Many aspects of cognition extend over time. Hearing a fragment of sound, we perceive it as part of a mockingbird?s melody; hearing one word, we understand it as part of a meaningful sentence. Therefore, our brains must possess the ability to integrate information over time. However, information cannot be integrated indiscriminately: the subject of a new sentence is not necessarily related to the verb of the previous sentence, and we may want to keep these items of information separate. The goal of this work is to understand the algorithms by which our brains flexibly integrate related information while separating unrelated information. In addition, we aim to understand how temporal integration and separation are implemented in cortical circuits, and how we can manipulate these brain processes. Our prior work suggests that brains perform this task in a distributed manner: almost all regions of the human cortex can integrate information over time. Early sensory regions integrate over short periods (milliseconds to seconds) and they pass information to higher-order regions, which integrate over longer periods (seconds to minutes). We propose the following algorithm for this process: each cortical region maintains its own local memory, and attempts to form a synthesized joint representation of its local memory and any input that it receives. When this synthesis is successful, a cortical region will pass forward its synthesized representation to the next stage of processing. But if the synthesis is unsuccessful, then its local memory will be reset. For example, an early cortical region may synthesize syllables within a word but then reset its context at the beginning of a new word. To test whether the brain is using this algorithm, we will model fMRI activity in the brains of people who integrate and separate sequences of information as they listen to complex narratives. To understand how temporal integration and separation are implemented in the activity of cortical circuits, we will also measure ECoG signals, which provide a direct read-out of synchronous and asynchronous activity in cortical neurons. We hypothesize that cortical circuits become less synchronized when they cannot integrate new input with prior context. We will test whether this decrease in low-frequency synchronization allows increased information flow from the world into the cortical hierarchy. Finally, we will develop tools to control the state of temporal integration or separation, using electrical modulation to increase or decrease synchronization in cortical circuits. Altogether, this work provides tools to detect and manipulate temporal integration and separation processes in the human brain, as well as a computational framework for how we parse sequences of information. Our approach is innovative because we develop multi-scale experimental paradigms and combine data across fMRI, ECoG, and modeling. We expect this work to help reveal the hierarchical mechanisms by which human cortical circuits integrate and separate sequences of information.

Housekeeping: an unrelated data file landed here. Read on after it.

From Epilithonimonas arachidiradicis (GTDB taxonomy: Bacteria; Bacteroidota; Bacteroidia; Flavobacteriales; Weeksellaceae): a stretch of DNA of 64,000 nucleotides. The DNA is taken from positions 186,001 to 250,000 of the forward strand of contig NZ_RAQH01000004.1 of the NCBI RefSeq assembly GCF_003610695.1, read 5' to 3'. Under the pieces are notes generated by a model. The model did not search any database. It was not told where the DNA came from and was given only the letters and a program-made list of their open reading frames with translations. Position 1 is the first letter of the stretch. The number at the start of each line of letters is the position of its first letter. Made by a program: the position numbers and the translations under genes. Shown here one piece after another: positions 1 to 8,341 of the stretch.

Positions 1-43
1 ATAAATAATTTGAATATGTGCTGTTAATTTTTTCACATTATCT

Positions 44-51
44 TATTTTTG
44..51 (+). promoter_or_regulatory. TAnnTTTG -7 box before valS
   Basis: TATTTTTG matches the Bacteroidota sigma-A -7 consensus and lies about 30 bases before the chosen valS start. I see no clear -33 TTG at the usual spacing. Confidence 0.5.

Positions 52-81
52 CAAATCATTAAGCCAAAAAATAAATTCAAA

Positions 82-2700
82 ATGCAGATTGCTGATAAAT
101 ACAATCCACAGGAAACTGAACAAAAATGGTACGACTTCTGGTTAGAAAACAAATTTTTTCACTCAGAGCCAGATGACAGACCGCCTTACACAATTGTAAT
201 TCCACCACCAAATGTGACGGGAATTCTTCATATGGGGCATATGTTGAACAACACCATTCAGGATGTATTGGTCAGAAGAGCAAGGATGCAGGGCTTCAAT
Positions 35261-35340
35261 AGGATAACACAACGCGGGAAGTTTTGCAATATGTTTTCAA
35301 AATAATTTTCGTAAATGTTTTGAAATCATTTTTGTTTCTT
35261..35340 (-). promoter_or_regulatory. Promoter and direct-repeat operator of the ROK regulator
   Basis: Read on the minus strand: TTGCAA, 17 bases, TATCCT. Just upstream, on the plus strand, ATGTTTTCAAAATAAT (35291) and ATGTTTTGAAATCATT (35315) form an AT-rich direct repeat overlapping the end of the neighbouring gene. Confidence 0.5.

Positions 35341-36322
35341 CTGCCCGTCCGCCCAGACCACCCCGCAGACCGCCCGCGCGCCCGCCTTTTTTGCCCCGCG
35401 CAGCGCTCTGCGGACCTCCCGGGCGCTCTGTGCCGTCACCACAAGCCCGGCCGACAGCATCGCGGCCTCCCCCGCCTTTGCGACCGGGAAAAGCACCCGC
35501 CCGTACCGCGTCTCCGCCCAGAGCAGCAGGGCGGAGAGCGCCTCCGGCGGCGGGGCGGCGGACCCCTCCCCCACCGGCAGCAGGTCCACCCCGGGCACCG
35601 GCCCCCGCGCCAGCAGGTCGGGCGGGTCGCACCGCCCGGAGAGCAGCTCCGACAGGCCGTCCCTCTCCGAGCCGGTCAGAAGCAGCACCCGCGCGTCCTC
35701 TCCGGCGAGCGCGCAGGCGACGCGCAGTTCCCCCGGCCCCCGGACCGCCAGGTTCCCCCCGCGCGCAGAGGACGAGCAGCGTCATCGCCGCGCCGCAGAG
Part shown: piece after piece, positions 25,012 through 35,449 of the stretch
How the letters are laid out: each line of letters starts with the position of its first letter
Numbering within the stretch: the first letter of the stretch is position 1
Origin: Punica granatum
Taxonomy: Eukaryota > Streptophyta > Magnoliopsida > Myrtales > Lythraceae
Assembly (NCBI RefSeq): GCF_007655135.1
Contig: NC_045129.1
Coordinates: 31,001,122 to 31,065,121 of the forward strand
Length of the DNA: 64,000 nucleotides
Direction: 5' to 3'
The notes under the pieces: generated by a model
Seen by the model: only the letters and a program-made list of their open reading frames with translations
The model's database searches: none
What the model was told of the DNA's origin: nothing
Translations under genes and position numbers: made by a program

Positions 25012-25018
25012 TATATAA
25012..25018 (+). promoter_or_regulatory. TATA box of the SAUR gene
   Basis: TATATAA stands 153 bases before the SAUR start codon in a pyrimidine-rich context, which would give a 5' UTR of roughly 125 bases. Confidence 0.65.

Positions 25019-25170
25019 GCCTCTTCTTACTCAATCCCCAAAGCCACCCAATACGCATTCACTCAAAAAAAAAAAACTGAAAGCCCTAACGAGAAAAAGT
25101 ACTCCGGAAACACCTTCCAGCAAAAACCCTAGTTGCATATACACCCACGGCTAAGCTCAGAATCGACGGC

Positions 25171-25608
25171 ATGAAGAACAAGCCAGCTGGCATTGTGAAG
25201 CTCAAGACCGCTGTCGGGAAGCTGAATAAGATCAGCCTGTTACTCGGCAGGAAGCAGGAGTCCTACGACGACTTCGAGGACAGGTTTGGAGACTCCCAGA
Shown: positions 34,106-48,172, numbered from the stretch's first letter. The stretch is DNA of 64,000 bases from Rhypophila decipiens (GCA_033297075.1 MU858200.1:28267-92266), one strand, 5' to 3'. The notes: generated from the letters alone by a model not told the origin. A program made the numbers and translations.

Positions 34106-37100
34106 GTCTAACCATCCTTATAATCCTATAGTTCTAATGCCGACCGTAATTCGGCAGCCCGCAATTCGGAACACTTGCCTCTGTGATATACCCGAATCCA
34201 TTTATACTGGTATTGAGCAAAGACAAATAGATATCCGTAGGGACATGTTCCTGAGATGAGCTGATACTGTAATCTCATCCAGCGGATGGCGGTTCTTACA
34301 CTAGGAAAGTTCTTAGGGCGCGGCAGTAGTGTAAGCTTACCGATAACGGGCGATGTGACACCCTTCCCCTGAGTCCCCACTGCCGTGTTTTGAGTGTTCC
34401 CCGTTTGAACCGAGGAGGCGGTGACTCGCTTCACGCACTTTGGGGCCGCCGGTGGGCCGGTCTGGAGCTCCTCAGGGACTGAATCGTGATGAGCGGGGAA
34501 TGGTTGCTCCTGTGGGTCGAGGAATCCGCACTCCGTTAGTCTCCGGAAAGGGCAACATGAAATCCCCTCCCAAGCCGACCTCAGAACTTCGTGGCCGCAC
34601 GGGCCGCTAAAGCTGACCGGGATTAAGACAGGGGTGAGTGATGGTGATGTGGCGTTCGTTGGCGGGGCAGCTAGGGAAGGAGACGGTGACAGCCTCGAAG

Public Health Relevance

This project is proposed to understand how patterns of information, such as sequences of words, are combined over time in the human brain. The insights gained from this work could inform the design of future treatments for schizophrenia and autism, in which the process of combining sequences of information is disrupted. More generally, combining information over time is necessary for comprehending language and for accumulating information to make decisions.

National Institute of Health (NIH)
National Institute of Mental Health (NIMH)
Research Project (R01)
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Cognition and Perception Study Section (CP)
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Ferrante, Michele
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Johns Hopkins University
Schools of Arts and Sciences
United States
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